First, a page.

The saying "once in a blue moon" refers to something that's exceedingly rare. But you'll have two chances to see this lunar occurrence tomorrow, when a so-called blue moon comes into view.
The first opportunity will be in the morning -- yes, the morning -- as the blue moon is setting for the day, said Anthony Cook, astronomical observer at Griffith Observatory. Look for the early-morning blue moon between 6:30 and 7 a.m., he said.
Later in the day, you'll get a second chance to see the blue moon, when it rises at 7:13 p.m.
So what is a blue moon? It's the second full moon within one calendar month.
The moon isn't actually blue. And it might even take on an orange hue as it starts to rise in the sky, Cook said. If anything, the Friday night moon will most likely appear an especially brilliant white.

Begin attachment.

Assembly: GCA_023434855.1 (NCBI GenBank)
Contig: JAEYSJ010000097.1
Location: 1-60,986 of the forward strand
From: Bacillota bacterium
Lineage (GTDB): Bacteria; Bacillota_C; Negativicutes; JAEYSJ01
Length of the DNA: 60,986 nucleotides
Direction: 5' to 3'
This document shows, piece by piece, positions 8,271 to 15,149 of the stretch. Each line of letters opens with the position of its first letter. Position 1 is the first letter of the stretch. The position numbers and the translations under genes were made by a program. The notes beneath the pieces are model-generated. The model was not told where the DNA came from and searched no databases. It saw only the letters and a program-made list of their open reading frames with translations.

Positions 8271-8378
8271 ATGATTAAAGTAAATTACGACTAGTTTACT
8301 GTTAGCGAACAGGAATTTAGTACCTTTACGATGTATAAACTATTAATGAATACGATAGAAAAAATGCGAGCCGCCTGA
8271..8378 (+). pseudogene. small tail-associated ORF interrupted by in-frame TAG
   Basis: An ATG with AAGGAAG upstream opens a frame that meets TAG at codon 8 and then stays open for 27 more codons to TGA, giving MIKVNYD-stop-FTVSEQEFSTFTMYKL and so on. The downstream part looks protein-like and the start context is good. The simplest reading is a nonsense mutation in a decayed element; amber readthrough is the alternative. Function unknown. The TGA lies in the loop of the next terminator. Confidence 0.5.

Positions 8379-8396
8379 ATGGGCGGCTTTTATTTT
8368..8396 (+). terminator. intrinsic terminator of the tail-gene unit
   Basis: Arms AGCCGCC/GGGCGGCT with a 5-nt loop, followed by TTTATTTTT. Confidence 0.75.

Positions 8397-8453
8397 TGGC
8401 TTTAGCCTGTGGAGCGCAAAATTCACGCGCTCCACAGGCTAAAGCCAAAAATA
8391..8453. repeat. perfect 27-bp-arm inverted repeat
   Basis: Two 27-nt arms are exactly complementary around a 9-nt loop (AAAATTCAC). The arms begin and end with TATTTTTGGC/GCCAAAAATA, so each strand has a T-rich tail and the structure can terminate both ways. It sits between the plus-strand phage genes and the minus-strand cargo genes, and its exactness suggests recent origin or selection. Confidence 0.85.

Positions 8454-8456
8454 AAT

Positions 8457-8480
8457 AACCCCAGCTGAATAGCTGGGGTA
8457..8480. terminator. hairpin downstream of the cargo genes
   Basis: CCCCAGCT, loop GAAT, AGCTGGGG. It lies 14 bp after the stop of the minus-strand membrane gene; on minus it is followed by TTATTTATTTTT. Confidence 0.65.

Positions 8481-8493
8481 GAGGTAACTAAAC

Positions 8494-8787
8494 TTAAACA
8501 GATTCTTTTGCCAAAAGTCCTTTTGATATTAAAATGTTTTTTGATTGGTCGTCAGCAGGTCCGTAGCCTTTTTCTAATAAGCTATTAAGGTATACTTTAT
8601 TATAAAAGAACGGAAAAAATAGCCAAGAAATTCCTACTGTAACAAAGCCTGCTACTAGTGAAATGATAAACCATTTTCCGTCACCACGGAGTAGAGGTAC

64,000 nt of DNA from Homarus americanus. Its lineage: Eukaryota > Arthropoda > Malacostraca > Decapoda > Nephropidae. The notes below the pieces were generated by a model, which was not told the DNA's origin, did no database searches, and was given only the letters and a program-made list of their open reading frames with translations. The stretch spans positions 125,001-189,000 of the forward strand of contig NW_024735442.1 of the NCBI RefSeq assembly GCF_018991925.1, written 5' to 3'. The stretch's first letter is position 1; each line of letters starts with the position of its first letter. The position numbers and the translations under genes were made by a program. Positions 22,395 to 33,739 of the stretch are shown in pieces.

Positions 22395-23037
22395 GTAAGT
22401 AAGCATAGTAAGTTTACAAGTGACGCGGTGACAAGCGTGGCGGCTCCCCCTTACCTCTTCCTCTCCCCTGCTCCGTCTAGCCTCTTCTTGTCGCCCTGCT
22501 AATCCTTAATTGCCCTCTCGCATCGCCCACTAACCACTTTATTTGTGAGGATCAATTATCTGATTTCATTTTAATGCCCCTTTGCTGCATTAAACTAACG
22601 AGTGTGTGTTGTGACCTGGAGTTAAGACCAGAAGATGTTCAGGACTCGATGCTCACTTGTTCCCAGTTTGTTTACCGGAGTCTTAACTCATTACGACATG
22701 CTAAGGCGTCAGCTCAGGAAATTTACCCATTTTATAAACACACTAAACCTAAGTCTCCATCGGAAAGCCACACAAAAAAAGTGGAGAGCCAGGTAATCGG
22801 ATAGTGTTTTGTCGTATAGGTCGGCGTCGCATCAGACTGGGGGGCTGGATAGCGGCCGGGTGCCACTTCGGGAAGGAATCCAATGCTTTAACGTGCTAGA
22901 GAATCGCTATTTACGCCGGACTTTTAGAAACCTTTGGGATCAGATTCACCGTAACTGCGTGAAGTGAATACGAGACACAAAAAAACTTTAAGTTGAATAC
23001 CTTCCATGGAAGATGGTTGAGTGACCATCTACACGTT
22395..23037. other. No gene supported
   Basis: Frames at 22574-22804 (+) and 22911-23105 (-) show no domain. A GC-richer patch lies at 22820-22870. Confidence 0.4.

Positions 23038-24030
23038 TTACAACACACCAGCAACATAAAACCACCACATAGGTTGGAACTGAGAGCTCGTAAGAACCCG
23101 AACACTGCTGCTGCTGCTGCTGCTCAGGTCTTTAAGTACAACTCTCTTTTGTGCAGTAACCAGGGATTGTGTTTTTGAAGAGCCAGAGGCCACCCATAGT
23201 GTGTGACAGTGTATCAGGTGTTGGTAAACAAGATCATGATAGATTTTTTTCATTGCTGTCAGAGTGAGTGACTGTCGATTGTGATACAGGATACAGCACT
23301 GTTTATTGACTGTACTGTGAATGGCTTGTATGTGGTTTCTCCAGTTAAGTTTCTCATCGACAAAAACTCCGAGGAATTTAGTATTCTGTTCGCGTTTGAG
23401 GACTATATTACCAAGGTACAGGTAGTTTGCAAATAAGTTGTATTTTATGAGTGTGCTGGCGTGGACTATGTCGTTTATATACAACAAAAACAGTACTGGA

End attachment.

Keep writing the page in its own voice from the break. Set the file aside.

"There's nothing unusual really about the moon itself," Cook said. "It will look like the usual moon."
The genesis of the term "blue moon" is unclear.
"It's not really certain" where it came from, Cook said. "Why 'blue' was chosen isn't really known for sure."
There are, on some occasions, atmospheric conditions that could produce a blue-looking moon, he said. And it's believed that such conditions sometimes took place at the same time as the second full moon, perhaps leading to the moniker.